The whole circus business is built on admiration. See the amazing show! Look at the fat lady! Marvel at the elephants! The circus is all about superlatives, or extremes. To get the applause, the compliments, and the excitement, they focus on fantasy. The more outrageous the acts are, the more people applaud. The audience has no idea what goes on behind the scenes and sometimes it seems like they don't want to. Even when characters know how desolate and dark circus life can be, it still exerts a powerful spell on them. And even in the present-day part of the story, being part of the circus makes you admired; that's why people like McGuinty claim to be part of it even when they weren't. That makes Water for Elephants' Jacob a doubly admirable guy: he joined up not once, but twice.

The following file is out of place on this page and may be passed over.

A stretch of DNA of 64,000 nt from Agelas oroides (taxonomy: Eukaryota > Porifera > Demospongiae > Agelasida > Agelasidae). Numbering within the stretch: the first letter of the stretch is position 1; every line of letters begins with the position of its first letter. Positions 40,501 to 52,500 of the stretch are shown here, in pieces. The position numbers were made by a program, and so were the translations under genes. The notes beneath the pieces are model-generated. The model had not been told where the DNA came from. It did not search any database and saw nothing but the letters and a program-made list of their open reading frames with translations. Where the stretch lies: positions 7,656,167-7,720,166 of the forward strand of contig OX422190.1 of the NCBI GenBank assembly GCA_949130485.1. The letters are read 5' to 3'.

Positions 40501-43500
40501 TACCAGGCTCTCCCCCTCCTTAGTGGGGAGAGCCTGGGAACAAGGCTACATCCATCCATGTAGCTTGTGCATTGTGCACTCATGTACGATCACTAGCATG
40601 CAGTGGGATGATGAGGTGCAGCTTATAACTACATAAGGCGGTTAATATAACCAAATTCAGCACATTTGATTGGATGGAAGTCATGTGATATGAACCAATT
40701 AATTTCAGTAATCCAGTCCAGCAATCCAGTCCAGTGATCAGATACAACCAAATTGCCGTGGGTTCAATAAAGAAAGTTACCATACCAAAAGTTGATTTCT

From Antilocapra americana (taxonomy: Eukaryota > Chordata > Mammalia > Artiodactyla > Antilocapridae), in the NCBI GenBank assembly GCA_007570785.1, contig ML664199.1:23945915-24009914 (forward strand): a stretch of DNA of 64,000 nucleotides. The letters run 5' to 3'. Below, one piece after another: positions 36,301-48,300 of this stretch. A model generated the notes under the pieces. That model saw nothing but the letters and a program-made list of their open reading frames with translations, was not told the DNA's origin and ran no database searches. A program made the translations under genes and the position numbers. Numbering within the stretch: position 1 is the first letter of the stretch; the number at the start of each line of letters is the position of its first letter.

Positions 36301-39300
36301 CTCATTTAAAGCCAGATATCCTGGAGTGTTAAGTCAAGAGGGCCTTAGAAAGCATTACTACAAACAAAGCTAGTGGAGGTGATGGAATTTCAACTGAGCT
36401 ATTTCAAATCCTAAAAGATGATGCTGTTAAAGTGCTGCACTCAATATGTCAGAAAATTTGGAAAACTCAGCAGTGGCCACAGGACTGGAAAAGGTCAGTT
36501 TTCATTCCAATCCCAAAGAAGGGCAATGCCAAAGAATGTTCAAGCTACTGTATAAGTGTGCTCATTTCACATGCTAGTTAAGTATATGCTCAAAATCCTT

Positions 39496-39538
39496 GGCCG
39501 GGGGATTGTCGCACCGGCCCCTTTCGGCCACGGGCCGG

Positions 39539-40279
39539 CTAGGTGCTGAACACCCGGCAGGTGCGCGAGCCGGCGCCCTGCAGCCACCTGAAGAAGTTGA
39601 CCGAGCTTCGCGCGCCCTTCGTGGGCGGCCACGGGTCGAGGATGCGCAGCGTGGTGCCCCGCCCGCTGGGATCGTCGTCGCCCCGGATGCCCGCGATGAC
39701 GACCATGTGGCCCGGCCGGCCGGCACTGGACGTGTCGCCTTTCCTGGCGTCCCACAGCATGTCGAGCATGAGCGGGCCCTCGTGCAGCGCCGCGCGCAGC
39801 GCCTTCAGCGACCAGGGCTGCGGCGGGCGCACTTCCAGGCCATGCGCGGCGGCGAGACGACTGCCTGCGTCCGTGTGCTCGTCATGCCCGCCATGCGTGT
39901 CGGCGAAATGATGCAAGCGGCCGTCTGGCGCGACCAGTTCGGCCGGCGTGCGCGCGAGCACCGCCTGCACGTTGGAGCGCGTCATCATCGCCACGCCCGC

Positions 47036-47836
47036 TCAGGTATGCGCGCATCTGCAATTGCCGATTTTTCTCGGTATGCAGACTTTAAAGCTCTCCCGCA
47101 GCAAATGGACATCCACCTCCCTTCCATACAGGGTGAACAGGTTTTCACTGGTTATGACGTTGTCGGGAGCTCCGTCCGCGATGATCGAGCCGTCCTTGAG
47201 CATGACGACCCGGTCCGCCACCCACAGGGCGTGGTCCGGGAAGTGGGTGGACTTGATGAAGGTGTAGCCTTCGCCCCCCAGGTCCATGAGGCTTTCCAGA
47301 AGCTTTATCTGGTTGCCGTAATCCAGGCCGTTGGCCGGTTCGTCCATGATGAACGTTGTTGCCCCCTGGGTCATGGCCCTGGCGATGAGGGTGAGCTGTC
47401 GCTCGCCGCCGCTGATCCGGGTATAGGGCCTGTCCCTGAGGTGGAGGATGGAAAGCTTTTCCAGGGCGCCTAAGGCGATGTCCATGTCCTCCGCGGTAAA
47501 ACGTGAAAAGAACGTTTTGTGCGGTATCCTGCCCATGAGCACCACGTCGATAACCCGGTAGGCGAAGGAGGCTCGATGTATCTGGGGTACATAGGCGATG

Questions About Admiration
Who is the most admirable character in the book? The least?
How do the circus characters use the audience's admiration to their advantage?
What kinds of bad things do characters do to gain admiration? What admiration in the book is well-deserved?
Is what Rosie does to August admirable? Why or why not?
Chew on This
At a certain point, no amount of pain is worth the potential admiration that comes with it.
The characters' drive for applause shows that admiration is worth having no matter what the cost.